Response to an atheist’s letter, part one

Published 1:18 pm Saturday, June 4, 2022

By Fr. Jonathan Filkins

Hello Charles, Thanks for the letter. There is a lot to chat about.

While you mention being an atheist, from your discourse, we are not sure if a better clarification is that you have serious doubts about God, but acknowledge the supernatural? As C.S. Lewis related, “Being a (true) atheist requires a lot of hard work, as they must continually be explaining the unexplained.”

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Being amongst the clergy, our beliefs are pretty much self-evident, but we can well identify with your thoughts, as they are similar to others at your age. Many, often vociferously, vocalize the position that religion (i.e. Christianity) is an emotional crutch for the weak. Believing that we are, as intelligent, strong and virile fellows, there is no need for such silliness. Further, some hold that the Bible is fraught with errors and tall tales; confusing to understand, but a pretty good guide for living.

Most of us acknowledge there is a greater entity than ourselves who has supernatural powers and created something from absolutely nothing. This “God” creature has taken many forms and diverse “worship” practices as the millennia have developed. This diversity has roots in most religions. In simple words, what we believe is not a new invention. So, what to believe? The very question takes us from the solid, tangible world of the here and now, to that dangerous world of the unproven: faith.

A salient question and answer must be brought up: Is it in our nature to worship an entity called God? We, with our limited intellectual capacity, cannot begin to comprehend all of the mysteries of the universe. It seems far truer, in our nature, to seek simple “comfortable” answers which we can comprehend. Faith seems to be a far more rational outgrowth of logic than we give it credit.

Today’s society presents us with an abundance of absolutes. Either you are pro-life, or you are not; either you are a liberal, or a conservative; either you are a hawk, or a pacifist, either you are for the death penalty, or you are not. These “absolutes” create great difficulties, as they obscure the shades of gray. For example, if we were pacifists we may oppose war, but could be the first one to bring out the Glock if my family was imperiled. This societal attitude of “absolutes” has polarized many and so it is with the Theory of Evolution.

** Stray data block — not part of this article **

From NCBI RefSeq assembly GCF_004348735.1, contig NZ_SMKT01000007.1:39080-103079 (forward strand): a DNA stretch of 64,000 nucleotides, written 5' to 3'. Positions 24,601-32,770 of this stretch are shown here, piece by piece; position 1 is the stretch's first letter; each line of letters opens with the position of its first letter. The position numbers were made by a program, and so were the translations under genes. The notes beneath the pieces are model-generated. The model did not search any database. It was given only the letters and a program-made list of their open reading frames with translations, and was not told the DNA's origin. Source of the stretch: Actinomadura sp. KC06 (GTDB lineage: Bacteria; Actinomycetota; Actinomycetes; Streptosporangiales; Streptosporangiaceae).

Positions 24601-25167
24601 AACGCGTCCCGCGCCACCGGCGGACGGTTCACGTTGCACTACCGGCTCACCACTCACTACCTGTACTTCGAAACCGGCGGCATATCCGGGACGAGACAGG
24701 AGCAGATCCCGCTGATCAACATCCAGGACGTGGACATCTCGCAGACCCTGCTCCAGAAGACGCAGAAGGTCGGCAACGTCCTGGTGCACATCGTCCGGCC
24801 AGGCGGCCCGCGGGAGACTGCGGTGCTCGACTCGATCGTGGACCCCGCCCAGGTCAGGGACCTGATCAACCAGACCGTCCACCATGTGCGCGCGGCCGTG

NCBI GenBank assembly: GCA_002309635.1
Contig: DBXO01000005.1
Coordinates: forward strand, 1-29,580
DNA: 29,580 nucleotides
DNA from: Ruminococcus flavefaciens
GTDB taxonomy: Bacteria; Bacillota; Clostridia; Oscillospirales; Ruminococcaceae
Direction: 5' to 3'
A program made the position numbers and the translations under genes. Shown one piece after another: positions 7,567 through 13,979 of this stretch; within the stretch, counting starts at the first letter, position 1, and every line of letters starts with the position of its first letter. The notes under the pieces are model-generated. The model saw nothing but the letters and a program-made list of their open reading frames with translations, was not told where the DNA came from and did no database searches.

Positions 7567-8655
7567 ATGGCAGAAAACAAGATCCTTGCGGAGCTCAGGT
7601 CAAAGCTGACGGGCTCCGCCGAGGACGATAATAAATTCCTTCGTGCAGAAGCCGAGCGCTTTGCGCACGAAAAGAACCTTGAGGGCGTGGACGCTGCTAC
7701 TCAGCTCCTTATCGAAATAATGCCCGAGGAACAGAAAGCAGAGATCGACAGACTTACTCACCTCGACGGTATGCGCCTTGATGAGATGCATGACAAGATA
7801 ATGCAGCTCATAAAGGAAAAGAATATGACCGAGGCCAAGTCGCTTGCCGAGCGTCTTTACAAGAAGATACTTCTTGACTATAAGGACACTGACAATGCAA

The Theory of Evolution holds that there is a natural dynamic which has occurred over many billions of years. We began in the “Big Bang,” (although research out in 2008 suggests otherwise) and developed from the gasses and ooze. This is science in its purest form: rational, measured and verifiable. What this theory cannot show us is where all of this matter came from and how it was it put together. In a word, if everything is from nature, then who created nature? This is the great shortcoming of the theory. Could not God have been the progenitor of time? Some advocates seek to disprove the Bible’s teachings and history. Consider the issue about the 24-hour day, versus God’s Day. Holding either view does not affect the outcome.

The Creationist camp has been equally repressive to constructive dialogue. Believing, that the Bible (sometimes without truly knowing) is the inerrant word of God they reject Evolution, en suite.

Let’s hold for the middle ground and this is the rationale: Accepting there is God, is a rational and sensible act. The acceptance of becoming a Christian is a bit more complex, as there may be some argument that it is more complex, than just a Godly work. Only we individuals know the answer personally.  Here all of the science in the world cannot confirm, or deny, this point; for it is improvable. It requires faith, which science cannot quantify. As committed Christians, we believe that God is very much alive, omnipresent, all powerful and in each of us. For, it is His divine spark which created us unique individuals and gave us our gifts, both internally and externally.